‘I remember being in China last April and phoning my dad and telling him I didn’t know what to do,’ he said. ‘I’d never really struggled before and I found it difficult to express to people how bad I felt inside. My dad told me there was only one man who knew my swing as well as he did and that was my first coach, Alan Thompson. So I texted him and we arranged to meet up.

‘I practised for 90 minutes with Thommo on the range at Heswall, where he used to be the pro. Before we finished he said I should hit a couple of shots on the course. So I hit five four-irons and they all finished in the water. Thommo said, “We’ve got work to do, haven’t we?”

‘But at least he could understand why I was feeling so bad.

‘It was a lot of hard work and three months before I started playing even half-decent.’

When he got the message, however, all that glorious talent revealed itself. Since the KLM Open last August, Fleetwood has played 18 strokeplay tournaments and finished inside the top 20 in 14 of them.

In January, his first win in four years in Abu Dhabi over world No 1 Dustin Johnson got him back into the WGC tournaments that sit one rung below the majors.

When he finished runner-up to Johnson in the first of them in Mexico last month he was back in the world’s top 35 and nothing could stop him going to Augusta this time. ‘One of the first people I spoke to was Thommo and he told me it was his last dream in golf to go to the Masters,’ said Fleetwood. ‘So he’ll be there, with me and Clare and my mum and dad, and my caddie Ian Finnis, who I’ve known since I was 13.

‘My dad is going to caddy for me in the par three and it’s going to feel like an acknowledgement of how far we’ve all come.’

Fleetwood will go there as the proud early leader of the Race to Dubai. ‘Do you know up to this year I’d never been inside the top 10 and then after Mexico I was a million points clear at the top,’ he said. ‘Now I just want to keep it going. I’ve got a huge appreciation for how difficult the game is after my struggles, and how enjoyable it is when you’re playing well.’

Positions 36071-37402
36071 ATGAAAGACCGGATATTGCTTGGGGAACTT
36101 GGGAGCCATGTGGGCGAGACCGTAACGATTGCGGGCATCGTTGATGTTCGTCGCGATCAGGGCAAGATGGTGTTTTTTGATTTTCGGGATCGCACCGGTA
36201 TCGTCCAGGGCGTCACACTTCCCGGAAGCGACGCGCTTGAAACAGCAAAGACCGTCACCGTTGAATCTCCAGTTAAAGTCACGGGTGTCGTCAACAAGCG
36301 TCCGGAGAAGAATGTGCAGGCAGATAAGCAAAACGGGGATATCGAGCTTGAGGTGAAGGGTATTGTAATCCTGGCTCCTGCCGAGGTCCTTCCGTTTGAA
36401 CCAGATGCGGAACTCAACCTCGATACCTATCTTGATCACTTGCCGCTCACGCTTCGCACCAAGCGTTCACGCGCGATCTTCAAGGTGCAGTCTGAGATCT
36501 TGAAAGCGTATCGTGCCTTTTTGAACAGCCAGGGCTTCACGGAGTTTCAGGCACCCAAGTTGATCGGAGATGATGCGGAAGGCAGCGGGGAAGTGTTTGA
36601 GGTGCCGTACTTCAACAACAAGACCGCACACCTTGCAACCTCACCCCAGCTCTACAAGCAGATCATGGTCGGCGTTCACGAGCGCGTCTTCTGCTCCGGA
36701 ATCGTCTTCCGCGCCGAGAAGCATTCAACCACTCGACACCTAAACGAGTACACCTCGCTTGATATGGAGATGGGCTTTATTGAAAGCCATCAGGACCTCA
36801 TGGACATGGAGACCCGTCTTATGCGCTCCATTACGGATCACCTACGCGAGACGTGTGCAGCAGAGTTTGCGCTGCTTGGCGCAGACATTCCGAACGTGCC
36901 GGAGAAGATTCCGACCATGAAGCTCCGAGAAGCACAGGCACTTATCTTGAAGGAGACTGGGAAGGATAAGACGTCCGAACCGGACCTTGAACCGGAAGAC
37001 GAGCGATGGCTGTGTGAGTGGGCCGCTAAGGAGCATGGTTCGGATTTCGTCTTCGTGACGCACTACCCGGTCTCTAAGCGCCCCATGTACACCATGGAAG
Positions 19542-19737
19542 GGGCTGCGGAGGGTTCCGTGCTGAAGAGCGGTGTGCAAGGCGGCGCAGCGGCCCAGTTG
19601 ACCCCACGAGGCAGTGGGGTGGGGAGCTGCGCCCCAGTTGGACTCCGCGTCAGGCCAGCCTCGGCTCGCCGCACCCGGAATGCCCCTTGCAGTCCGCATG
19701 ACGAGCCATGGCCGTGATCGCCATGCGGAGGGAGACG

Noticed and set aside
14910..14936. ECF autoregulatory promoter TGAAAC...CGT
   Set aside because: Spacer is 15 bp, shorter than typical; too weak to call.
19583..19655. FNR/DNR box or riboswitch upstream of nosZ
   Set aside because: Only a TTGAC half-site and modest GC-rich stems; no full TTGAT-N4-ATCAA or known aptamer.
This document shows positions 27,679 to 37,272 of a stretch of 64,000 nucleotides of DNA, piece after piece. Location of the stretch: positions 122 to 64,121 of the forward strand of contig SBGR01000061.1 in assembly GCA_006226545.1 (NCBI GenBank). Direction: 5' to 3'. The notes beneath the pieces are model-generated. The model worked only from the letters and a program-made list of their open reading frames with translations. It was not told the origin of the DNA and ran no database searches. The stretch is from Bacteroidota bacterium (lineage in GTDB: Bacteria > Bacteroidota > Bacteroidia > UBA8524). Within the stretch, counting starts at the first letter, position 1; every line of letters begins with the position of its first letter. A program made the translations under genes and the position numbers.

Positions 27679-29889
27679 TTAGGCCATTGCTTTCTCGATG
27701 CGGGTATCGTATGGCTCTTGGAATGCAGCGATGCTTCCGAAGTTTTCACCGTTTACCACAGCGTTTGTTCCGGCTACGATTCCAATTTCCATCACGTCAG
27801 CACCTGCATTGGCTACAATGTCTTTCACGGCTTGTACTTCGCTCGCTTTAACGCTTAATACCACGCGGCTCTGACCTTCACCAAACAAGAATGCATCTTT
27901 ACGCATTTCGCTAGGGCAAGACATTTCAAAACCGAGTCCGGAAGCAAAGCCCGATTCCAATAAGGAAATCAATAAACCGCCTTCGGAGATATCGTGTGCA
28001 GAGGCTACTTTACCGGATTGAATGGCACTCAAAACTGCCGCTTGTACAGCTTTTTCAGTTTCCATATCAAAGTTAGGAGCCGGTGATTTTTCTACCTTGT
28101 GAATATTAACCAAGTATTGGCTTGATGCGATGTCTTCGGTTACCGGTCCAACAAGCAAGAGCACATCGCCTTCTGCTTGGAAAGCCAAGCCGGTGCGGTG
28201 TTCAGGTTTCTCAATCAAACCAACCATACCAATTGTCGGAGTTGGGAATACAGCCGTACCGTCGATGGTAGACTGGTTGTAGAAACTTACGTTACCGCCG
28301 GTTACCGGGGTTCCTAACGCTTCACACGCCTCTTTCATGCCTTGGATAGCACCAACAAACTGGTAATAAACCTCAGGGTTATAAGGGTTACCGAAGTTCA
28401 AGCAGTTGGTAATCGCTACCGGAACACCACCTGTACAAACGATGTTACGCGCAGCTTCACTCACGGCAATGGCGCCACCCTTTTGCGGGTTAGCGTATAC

Not only Augusta this year but the Open is back at Birkdale, so close to the family home his dad Pete still walks the dog past the front driveway every day. Naturally, the most exclusive course in Southport was out of range growing up. ‘It’s the course I’ve played least in the area, even now,’ said Fleetwood.

‘I started off at Southport Municipal and played most of my golf at Formby Hall. My dad was an artisan member at Southport and Ainsdale and I did my share of sweeping their paths.

‘We had nowt growing up, but as kids you don’t worry or think about it. I’ve talked to my dad about why I don’t think about money, even now, when it makes the world go round in so many ways, and I know my lacklustre approach annoys Clare (who is also his manager) sometimes. But what can you do?’

For the rest of us, we can only hope money remains a fleeting consideration and he sticks to his love of books.

Augusta may feel like a moment to pause and reflect but, with a clear focus, there is no reason to think there will not be more glorious chapters to come.